Twilight switch

twilight_switch_board


The circuit shown here is a twilight switch (photo- sensitive switch). It uses a light depended resistor (photoresistor), a constant current source and a Schmitt trigger (a comparator which uses hysteresis) to activate a relay at a precise ambient darkness level. The light depended resistor (LDR1) is used as a light sensor and the circuit can be used for automatic activation and deactivation of any device at any ambient darkness level. Since we use a SPDT relay (double switch), the circuit can be used and vice versa, i.e. for activating a load at ambient light (dawn switch) instead of darkness. Indicatively, many have used this circuit as an innovative wake – alarm device which is activated at dawn.

The electronic schematic of the Twilight switch
The electronic schematic of the Twilight switch

A constant current source is implemented from the IC1-A op-amp and the TR1. This source is used to bias LDR11. The constant current source works as follows:

Resistors R1 and R2 implement a voltage divider and they are used to apply voltage Vin, which is equal to about 9.8V, on terminal 5 of IC1-A (the non-inverting input of the op amp).

Vin = [Vcc * R2 / (R1 + R2)] = 12 * 10000 / (10000 + 2200) = 9.836V

Since the IC1-A op-amp works in its linear region (as a very high gain differential amplifier), the potential difference between its inputs (terminals 5 and 6) is approximately equal to zero. Thus, the Vin voltage which is applied on terminal 5 is approximately equal with the voltage on terminal 6, which, at the same time, is connected at the lower end of R3. Thus, R3 is biased with a fixed voltage that is equal to Vcc- Vin. Therefore, according to the law of OHM, the current that flows through R3 is also constant and equal to (Vcc- Vin) / R3 = (12 – 9.836) /1000=2.1mA. The same constant current flows also through the parallel combination of R6 // LDR1 which is connected in series to R3. The parallel combination of R6 // LDR1 gives a total resistance Rt = LDR1 * R4 / (LDR1 + R4).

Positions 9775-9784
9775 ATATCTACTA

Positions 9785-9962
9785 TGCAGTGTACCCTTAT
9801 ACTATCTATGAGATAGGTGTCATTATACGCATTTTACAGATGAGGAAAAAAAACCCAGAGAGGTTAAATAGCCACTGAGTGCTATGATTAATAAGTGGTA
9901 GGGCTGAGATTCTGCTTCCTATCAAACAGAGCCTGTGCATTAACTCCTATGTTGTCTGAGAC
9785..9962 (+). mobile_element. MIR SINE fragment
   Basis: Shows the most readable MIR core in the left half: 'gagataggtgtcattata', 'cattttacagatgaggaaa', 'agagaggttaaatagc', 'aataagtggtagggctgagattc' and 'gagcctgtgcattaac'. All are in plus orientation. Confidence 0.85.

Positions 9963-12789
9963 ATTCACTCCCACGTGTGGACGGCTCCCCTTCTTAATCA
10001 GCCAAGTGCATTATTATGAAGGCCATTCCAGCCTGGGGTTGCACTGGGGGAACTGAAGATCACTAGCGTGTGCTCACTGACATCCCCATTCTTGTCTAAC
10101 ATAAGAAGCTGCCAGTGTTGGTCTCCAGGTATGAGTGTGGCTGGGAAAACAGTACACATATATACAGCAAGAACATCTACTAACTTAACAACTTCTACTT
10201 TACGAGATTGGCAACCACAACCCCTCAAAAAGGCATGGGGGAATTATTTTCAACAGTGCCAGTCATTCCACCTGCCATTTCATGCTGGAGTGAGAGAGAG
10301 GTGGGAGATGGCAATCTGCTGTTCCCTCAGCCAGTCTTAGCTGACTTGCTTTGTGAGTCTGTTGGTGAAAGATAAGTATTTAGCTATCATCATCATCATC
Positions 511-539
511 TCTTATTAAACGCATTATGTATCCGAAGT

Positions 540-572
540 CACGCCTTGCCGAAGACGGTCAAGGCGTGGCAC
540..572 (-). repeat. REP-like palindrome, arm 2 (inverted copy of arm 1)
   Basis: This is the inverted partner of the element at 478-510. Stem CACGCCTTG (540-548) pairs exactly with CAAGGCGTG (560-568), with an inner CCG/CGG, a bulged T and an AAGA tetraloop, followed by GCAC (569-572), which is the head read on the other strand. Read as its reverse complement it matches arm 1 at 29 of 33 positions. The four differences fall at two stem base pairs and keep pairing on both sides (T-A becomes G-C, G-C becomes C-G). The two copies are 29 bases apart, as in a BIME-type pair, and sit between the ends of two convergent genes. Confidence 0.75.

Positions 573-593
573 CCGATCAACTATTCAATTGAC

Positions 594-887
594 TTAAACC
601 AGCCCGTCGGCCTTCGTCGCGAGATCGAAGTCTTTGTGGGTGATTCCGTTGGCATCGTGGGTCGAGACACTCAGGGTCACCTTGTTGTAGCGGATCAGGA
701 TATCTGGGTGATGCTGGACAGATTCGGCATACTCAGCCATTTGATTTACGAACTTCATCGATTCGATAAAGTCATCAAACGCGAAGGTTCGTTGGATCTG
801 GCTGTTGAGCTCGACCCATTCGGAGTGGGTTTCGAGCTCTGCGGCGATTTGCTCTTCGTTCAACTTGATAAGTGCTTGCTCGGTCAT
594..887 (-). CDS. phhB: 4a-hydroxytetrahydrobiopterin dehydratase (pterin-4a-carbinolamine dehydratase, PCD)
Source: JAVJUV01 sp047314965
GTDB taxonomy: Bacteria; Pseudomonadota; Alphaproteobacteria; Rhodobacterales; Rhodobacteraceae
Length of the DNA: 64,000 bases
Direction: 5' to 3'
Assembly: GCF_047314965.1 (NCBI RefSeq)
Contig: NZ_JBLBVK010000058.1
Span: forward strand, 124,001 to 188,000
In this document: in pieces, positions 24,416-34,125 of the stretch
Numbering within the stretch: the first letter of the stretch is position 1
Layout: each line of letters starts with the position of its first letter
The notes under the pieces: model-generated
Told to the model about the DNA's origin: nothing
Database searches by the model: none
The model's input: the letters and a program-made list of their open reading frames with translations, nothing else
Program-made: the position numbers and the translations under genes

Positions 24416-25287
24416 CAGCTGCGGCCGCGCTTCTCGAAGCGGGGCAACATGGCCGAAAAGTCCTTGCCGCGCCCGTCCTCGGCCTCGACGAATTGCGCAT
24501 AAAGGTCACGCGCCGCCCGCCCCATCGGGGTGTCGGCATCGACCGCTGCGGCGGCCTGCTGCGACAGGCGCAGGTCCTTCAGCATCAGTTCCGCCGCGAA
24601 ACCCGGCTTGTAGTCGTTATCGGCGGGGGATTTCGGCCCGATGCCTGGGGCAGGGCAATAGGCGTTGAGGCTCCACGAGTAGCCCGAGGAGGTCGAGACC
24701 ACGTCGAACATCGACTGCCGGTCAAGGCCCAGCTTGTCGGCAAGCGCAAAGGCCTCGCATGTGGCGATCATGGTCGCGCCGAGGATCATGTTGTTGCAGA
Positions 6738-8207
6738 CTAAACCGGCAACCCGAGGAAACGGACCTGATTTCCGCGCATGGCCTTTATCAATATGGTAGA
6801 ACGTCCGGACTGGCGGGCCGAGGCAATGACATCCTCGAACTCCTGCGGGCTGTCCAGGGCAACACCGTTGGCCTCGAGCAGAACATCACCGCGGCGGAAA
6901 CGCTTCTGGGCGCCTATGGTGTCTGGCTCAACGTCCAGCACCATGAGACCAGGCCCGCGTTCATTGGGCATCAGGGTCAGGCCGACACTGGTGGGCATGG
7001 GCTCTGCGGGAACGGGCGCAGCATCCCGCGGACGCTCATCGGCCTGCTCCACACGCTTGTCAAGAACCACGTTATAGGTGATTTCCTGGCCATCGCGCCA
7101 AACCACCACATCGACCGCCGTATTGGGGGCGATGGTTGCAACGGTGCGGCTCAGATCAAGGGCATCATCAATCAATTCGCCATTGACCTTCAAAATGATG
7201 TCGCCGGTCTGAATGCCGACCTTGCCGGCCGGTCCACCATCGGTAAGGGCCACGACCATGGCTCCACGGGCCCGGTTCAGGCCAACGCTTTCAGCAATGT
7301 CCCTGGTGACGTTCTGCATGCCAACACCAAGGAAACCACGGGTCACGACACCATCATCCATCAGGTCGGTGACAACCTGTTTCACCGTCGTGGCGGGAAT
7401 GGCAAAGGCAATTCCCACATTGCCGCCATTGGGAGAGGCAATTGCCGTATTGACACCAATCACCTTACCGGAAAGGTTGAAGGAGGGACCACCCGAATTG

• In absolute darkness, LDR1 has a very high resistance (about 1 Meg) and Rt becomes about 4.6-4.7K.
  • In medium ambient light, LDR1 has a resistance of approximately 50K. Therefore, Rt becomes approximately equal to 4.3K.
  • In extreme brightness, LDR1 resistance drops to about 100 Ohm and Rt becomes approximately equal to 100 Οhm.

According to OHM’s law, voltage = current x resistance, thus setting a 2mA constant current and a resistance equal to Rt, we note that the voltage on pin 2 of IC1-B is approximately equal to:

  • 9.8V at darkness
  • 9V in medium ambient light
  • 0.2V at bright ambient light

To create a switch that is activated from ambient light or during ambient darkness, we make use of this light-depended voltage. A comparator which is built around IC1-B is used to compare the light-depended voltage to a known reference voltage. In order to avoid any bounce problems, we use a Schmitt trigger instead of a simple comparator. A Schmitt trigger uses the concept of voltage hysteresis.